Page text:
Once initiated, a tournament may be of fixed or variable duration and based upon playing a specific number of games or “wagering” a specific number of “credits.”. For example, the duration of tournament play may be determined by the players being allowed to play off a specific, assigned number of “credits” in the form of “funny money” provided for tournament play for a given session. These “credits” are not augmented by “points” won during tournament play. This approach permits players to vary wagers during tournament play or to use some wagering strategy, whether real or perceived, in tournament play. With a format involving either a number of games played or a number of credits provided to wager, there may, of course, be an overriding factor in terms of limiting a tournament to a set duration of time. It is also specifically contemplated that a variable-duration tournament may be ended when a first player in the tournament obtains a given point level in tournament play, or when a player in the tournament obtains some certain, predetermined game outcome.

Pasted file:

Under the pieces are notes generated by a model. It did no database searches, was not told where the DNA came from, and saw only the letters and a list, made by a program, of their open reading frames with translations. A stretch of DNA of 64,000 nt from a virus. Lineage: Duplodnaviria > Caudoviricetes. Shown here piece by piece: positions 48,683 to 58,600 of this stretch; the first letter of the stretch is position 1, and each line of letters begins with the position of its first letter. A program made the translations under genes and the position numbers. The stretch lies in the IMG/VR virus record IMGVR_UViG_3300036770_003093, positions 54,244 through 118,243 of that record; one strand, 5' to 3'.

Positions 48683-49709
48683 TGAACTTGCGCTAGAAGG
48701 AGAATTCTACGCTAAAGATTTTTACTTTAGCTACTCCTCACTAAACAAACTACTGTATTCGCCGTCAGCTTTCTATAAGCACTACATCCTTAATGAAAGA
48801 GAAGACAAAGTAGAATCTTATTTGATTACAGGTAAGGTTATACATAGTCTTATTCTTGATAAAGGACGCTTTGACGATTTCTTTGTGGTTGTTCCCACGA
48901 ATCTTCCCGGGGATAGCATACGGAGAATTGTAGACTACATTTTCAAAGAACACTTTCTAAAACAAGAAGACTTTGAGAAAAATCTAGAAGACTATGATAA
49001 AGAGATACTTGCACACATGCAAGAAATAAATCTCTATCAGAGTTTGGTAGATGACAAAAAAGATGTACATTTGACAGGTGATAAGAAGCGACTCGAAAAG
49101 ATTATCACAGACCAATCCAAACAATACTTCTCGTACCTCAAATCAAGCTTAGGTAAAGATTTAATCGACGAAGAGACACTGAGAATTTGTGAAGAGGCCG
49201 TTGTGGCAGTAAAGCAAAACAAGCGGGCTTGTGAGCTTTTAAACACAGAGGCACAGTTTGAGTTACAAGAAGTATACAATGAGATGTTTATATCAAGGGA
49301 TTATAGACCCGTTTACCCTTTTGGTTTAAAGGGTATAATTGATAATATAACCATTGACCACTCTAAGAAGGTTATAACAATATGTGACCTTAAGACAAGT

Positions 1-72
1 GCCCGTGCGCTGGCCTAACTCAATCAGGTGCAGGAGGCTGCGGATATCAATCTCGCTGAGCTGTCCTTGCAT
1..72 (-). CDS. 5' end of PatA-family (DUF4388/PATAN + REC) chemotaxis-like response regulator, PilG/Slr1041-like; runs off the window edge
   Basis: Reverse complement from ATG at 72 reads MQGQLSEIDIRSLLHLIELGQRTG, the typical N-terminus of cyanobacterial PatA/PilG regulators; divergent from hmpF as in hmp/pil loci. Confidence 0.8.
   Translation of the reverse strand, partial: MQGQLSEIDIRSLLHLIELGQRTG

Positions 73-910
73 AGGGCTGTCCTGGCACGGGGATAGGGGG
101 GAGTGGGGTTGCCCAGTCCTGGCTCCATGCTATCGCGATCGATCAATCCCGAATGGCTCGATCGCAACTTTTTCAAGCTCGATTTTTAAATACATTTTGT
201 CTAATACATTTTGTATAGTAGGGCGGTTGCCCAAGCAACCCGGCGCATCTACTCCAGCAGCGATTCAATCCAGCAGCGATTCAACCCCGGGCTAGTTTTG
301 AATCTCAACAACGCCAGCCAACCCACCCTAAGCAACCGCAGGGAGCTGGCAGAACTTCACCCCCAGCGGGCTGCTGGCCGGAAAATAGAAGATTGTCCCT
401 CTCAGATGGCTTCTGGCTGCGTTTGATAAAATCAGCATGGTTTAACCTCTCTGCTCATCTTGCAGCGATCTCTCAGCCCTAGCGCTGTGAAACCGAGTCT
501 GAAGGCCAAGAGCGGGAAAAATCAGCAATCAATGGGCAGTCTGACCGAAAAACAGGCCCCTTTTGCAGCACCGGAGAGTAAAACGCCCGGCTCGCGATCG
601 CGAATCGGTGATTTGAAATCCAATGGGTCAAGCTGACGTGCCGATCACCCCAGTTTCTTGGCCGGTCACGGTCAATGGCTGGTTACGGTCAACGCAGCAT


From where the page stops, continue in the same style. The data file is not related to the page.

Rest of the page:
In tournaments of fixed duration, tournament awards will typically be correlated to the point total a player earns during the tournament period. In one embodiment of the present invention involving tournaments, gaming machines in the tournament bonus mode will be programmed to automatically initiate the tournament game at a predetermined minimum rate. Preferably, the predetermined minimum rate will be less than the maximum rate of play which can be initiated through the physical interaction of an average player (i.e., the fastest rate at which a “hypothetical average player” or other “modeled” player could initiate a game by pressing a “spin” or “play” button). Thus, for purposes of enhanced player interaction and the excitement of frenzied play, this embodiment of the present invention allows a player to attempt to initiate a game as soon as circuitry within the gaming machine permits through resetting of the gaming machine circuitry for initiation of game play after conclusion of play of the next-previous game. However, in cases where the player is distracted, physically unable to initiate a game as quickly as might be desired, or simply desiring of allowing the game to play automatically, the gaming machine will automatically initiate a new game in tournament play mode if no player interaction occurs within a given time interval during the tournament period.